The relationship between the DNA pattern and the responsiveness to chemotherapy or chemoradiotherapy has been evaluated in 30 patients with squamous cell carcinoma of the esophagus. In 24 patients polychemotherapy with cisplatin (100 mg/m2 on day 1) and 5-fluorouracil (1,000 mg/m2/24 h, continuous infusion of 120 h) every 3 weeks, was performed. Six other patients received chemoradiotherapy with cisplatin 80 mg/m2 on day 1 and 18.5 Gy (split course). Before treatment, at least three endoscopic biopsies were taken from each tumor and frozen at -85°C. Five patients were excluded from the evaluation, three because of interrupted treatment and two due to unsuitable biopsy material obtained endoscopically. The response rate to the cytoreductive treatment was 40% (10/25). DNA content was analyzed with flow cytometry. Out of 25 evaluable patients, a diploid and aneuploid tumor was present in 8 (32.0%) and 17 (68.0%) patients, respectively. According to the DNA pattern, a major response was observed in 4 of 8 patients with a diploid tumor and in 6 of 17 patients with an aneuploid tumor (P = 0.5). No relationship between the percentage of cells in the S-phase and the response to the cytoreductive treatment was evident. Although a slightly higher percentage of major responses was found in euploid tumors, there is no evidence that flow-cytometric DNA analysis can be helpful in the selection of patients for chemotherapy or chemoradiotherapy.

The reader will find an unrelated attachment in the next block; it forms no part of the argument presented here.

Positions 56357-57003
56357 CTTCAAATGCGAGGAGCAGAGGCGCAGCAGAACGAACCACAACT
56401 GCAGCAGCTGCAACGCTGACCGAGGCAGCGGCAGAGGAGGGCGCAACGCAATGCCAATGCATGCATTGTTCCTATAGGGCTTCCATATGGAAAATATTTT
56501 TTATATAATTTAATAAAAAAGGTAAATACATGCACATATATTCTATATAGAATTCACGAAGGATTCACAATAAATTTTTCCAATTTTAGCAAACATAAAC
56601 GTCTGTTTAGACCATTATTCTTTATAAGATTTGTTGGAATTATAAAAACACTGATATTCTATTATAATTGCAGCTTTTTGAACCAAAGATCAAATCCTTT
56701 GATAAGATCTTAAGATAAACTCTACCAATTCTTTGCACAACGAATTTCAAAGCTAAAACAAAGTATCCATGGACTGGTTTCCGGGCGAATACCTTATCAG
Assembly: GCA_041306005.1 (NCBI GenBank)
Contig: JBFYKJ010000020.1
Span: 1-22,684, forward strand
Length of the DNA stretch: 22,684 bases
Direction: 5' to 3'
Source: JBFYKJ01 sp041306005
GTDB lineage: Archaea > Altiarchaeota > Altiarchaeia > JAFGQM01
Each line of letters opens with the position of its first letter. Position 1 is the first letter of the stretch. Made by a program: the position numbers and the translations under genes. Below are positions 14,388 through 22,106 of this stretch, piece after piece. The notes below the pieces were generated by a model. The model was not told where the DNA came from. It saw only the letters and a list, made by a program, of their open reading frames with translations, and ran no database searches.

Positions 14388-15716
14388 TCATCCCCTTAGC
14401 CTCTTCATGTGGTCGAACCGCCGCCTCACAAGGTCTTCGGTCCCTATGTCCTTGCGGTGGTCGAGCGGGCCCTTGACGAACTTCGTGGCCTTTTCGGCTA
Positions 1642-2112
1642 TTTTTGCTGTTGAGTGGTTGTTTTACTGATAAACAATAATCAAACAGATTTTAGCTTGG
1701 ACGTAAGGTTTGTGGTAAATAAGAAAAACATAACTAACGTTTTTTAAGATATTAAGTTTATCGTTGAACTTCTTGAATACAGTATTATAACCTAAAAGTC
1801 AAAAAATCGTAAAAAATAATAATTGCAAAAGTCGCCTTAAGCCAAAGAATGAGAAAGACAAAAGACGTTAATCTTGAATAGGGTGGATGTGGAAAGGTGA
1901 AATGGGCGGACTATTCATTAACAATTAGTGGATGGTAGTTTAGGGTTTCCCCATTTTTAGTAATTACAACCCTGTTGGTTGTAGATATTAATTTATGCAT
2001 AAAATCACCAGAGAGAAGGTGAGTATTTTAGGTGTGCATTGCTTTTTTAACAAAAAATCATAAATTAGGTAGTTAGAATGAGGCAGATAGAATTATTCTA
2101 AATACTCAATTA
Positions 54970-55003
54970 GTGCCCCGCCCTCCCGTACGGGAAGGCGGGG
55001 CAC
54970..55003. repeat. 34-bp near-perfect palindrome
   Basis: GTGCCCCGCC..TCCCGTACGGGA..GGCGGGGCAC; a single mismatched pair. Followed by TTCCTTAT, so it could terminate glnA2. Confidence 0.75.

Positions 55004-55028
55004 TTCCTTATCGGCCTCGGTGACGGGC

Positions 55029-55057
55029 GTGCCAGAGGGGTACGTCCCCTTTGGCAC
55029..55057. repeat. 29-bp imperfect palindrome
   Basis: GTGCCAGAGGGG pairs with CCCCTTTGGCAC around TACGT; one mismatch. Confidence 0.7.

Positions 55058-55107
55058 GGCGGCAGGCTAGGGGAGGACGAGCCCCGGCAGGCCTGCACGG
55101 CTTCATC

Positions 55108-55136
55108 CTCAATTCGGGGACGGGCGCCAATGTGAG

|Number of pages||4|
|Journal||Journal of Surgical Oncology|
|Publication status||Published - 1993|
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